Philadelphia’s Post Bros. property group plans a 350-unit apartment building in the now-decaying shell of a hulking former warehouse in North Philadelphia’s Poplar neighborhood, an area that has until now largely evaded the gaze of big developers.
The Post Bros. plan calls for renovating the 10-story industrial structure known as the Quaker building at 900 N. Ninth St. into high-end apartments, with lower-floor retail and office space, company president Matthew Pestronk said in an interview this week. A new parking structure would be built on an adjacent lot with space for about 135 vehicles, he said.
The plan would rehabilitate the blighted 380,000-square-foot property, known for the fading “Quaker” signage painted beside its entrance, while introducing a burst of dense new development in what is now a neighborhood of tidy single-family homes and strip-center retail amid vacant lots.
A few blocks east of the century-old building is the booming neighborhood of Northern Liberties, which has seen some of the recent decades’ most intensive new development outside Center City. To the west, investment has been pouring into North Broad Street sites such as developer Eric Blumenfeld’s Divine Lorraine and Metropolitan Opera House restoration projects.
Pestronk said the Quaker project would build on that activity, while benefiting from the transit link to other parts of the city via SEPTA’s Route 15 trolley line, which runs just to the north on Girard Avenue. His company is under contract to buy the property from Philadelphia Suburban Development Corp., which acquired it in 1998 from the Quaker Commercial Warehousing Co.
“We just see the Quaker building as a continuation of our strategy of investing and creating high-value, luxury product in neighborhoods that don’t have it,” Pestronk said.
Other Post Bros. holdings include the Garden Court apartments at 47th and Pine Streets in West Philadelphia and the Goldtex building near 12th and Vine Streets north of Center City, best known to some as the site of a dispute with labor leaders opposed to the company’s use of nonunion workers for construction.
In the Poplar neighborhood, however, some residents fear that the influx of new apartment dwellers drawn by the Quaker building’s revival will drive up neighborhood rents and other expenses, said Diane Monroe, chairwoman of the 14th Ward Democratic Executive Committee, which organized an Aug. 31 community meeting on the plan.
Post Bros. representatives told those at the meeting that Quaker building units would be affordable to renters earning a first-year teacher’s salary, Monroe said. That would come out to a minimum of $45,360 a year, according to the School District of Philadelphia’s website.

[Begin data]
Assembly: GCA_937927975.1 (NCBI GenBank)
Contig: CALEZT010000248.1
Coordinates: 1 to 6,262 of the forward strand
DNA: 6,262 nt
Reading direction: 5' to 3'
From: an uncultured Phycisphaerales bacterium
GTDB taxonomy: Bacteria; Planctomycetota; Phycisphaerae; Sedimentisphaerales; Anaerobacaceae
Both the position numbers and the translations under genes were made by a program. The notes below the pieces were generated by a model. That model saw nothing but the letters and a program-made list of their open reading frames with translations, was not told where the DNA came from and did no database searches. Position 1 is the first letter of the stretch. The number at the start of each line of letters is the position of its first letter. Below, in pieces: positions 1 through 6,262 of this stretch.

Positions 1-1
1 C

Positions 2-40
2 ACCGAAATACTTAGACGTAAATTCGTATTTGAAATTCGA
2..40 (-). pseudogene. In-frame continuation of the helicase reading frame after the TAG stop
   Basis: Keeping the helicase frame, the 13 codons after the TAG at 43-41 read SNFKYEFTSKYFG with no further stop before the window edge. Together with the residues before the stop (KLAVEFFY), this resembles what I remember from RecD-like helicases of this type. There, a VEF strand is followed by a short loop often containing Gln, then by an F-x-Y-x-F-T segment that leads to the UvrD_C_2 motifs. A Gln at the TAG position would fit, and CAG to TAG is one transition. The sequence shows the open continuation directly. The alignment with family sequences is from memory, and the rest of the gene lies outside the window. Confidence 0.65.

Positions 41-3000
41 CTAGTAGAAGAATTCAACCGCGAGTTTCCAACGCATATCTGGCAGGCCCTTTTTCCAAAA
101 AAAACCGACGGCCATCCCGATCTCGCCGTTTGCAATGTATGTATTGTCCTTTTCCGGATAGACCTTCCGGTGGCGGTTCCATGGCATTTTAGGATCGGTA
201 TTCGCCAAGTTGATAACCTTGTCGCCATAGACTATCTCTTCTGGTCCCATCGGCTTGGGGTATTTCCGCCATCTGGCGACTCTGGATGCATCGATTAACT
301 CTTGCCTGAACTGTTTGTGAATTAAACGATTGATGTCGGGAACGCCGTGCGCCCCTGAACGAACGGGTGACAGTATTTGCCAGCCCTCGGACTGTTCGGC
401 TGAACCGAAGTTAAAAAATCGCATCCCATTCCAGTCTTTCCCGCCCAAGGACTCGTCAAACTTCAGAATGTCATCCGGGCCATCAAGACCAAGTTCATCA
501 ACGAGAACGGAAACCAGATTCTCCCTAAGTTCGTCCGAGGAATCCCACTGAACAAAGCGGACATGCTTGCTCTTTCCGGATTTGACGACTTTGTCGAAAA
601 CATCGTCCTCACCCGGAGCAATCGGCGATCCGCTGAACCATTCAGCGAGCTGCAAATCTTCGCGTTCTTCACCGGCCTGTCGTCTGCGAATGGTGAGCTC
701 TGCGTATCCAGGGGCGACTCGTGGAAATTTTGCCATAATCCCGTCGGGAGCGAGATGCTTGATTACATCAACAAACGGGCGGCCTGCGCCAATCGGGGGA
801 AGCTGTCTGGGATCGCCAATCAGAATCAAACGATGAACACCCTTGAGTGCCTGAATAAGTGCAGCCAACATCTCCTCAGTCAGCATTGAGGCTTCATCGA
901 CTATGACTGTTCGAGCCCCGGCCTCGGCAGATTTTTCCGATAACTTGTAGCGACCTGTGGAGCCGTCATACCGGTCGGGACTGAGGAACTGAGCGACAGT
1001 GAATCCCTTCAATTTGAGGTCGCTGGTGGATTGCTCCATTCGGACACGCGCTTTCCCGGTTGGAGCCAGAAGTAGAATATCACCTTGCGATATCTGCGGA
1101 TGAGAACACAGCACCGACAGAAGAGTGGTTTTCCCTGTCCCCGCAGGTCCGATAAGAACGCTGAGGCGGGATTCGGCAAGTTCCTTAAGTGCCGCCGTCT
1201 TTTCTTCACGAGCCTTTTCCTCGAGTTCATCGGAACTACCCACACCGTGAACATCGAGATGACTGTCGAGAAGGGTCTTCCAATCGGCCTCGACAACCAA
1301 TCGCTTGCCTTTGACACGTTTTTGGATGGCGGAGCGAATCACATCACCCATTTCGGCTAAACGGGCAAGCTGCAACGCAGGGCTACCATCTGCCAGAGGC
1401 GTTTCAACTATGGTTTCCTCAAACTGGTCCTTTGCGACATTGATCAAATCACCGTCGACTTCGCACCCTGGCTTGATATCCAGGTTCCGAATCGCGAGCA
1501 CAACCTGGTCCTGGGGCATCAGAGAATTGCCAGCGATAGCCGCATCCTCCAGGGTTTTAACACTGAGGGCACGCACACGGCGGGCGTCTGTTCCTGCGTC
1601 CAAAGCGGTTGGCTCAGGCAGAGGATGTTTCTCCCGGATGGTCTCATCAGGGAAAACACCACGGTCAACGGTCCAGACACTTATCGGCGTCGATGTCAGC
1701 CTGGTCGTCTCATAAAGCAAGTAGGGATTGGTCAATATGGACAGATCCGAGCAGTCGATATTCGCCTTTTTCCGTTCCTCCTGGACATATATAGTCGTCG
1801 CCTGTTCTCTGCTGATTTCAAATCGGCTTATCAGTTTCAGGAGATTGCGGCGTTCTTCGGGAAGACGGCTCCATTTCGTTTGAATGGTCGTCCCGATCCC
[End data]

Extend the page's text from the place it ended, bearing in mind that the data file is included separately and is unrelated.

Such rents would likely place the building out of reach for most now living in the neighborhood, with the median yearly household income in the surrounding census tract — largely bounded by Master and Poplar Streets, between Broad and Sixth Streets — at just $14,951, according to 2015 estimates. (The citywide median — half are above; half are below — was estimated at $41,233 a year.)
Pestronk said his company isn’t aiming to price anyone out of the building.
“This is not a subsidized or ‘affordable’ project in any way, but our goal is to make the units as affordable as possible to a wide range of people,” he said.
At last month’s meeting, community members voted on whether to endorse a Post Bros. request for a zoning variance for the project, which would be built on a property that remained designated for industrial use during a recent area remapping that redesignated other industrial parcels in the area for mixed use.
The vote result will be tallied before Sept. 13, when the city’s Zoning Board of Adjustment is scheduled to consider Post Bros. request, Monroe said.
Neighborhood representatives are also hoping to negotiate a so-called community benefits agreement with Post Bros. that obliges the developer to fund scholarships for area schoolchildren, employ nearby residents in the project’s construction, and help pay for improvements to the East Poplar Playground south of the Quaker building, among other provisions, Monroe said.
“We’re not against gentrification,“ Monroe said. “We understand it’s here. But we don’t want it to be at the expense of anyone. We want everyone to benefit.”